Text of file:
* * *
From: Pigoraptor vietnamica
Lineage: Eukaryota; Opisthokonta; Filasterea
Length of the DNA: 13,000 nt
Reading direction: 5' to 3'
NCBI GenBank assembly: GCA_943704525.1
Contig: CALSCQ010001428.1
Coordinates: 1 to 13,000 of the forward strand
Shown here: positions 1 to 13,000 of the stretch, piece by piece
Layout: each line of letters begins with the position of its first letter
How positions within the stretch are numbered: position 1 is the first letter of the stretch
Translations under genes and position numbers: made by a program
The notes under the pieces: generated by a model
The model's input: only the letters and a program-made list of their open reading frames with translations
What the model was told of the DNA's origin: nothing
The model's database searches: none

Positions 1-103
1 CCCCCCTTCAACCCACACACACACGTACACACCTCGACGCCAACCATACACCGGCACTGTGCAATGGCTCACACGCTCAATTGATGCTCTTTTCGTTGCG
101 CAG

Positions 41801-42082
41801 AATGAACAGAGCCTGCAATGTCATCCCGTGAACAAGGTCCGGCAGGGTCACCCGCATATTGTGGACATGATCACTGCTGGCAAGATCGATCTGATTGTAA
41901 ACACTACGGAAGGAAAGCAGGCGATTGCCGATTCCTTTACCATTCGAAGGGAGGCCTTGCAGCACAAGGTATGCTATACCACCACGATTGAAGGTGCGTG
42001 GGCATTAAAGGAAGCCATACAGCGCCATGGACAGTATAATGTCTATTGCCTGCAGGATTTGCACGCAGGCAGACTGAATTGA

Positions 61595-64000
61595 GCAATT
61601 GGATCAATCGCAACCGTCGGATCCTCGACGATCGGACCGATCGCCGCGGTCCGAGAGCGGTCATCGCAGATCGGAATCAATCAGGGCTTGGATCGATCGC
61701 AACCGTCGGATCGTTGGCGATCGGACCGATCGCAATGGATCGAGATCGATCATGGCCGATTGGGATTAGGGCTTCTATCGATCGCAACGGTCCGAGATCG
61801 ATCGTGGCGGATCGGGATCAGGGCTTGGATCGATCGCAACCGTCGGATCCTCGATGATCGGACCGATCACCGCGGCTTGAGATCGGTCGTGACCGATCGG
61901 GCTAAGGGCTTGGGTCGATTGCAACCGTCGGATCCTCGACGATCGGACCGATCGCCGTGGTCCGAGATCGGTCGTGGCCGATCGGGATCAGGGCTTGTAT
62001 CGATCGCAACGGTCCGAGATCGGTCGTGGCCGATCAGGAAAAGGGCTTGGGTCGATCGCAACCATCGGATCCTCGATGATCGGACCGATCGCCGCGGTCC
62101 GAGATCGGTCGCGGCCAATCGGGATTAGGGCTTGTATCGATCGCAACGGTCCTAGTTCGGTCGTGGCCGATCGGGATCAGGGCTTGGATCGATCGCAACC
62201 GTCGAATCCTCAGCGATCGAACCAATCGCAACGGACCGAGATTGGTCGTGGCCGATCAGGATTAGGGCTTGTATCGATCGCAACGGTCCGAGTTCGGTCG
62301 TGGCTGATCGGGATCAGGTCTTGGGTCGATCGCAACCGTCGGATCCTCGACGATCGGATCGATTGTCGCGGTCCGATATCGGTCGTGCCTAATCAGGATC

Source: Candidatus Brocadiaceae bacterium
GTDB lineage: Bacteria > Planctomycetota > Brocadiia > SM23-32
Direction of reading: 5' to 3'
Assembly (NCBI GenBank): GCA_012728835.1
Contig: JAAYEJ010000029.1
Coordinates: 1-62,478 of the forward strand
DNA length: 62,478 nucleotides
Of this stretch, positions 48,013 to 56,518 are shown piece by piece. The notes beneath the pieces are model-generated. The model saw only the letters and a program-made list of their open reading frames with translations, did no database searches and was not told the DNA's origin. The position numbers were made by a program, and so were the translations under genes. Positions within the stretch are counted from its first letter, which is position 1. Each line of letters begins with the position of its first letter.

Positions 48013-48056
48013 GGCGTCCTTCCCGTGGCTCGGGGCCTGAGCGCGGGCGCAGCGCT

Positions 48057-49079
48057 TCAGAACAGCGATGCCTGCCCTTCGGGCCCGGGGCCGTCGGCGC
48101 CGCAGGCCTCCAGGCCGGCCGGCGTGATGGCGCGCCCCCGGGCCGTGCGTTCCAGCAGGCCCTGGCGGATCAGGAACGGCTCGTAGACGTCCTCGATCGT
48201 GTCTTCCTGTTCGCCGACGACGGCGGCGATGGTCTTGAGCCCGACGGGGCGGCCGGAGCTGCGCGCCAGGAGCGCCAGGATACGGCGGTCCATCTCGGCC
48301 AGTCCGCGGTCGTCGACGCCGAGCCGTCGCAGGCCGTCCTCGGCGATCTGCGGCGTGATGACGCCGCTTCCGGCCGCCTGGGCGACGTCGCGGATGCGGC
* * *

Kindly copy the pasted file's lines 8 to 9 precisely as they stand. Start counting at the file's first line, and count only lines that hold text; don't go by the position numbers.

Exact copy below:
Shown here: positions 1 to 13,000 of the stretch, piece by piece
Layout: each line of letters begins with the position of its first letter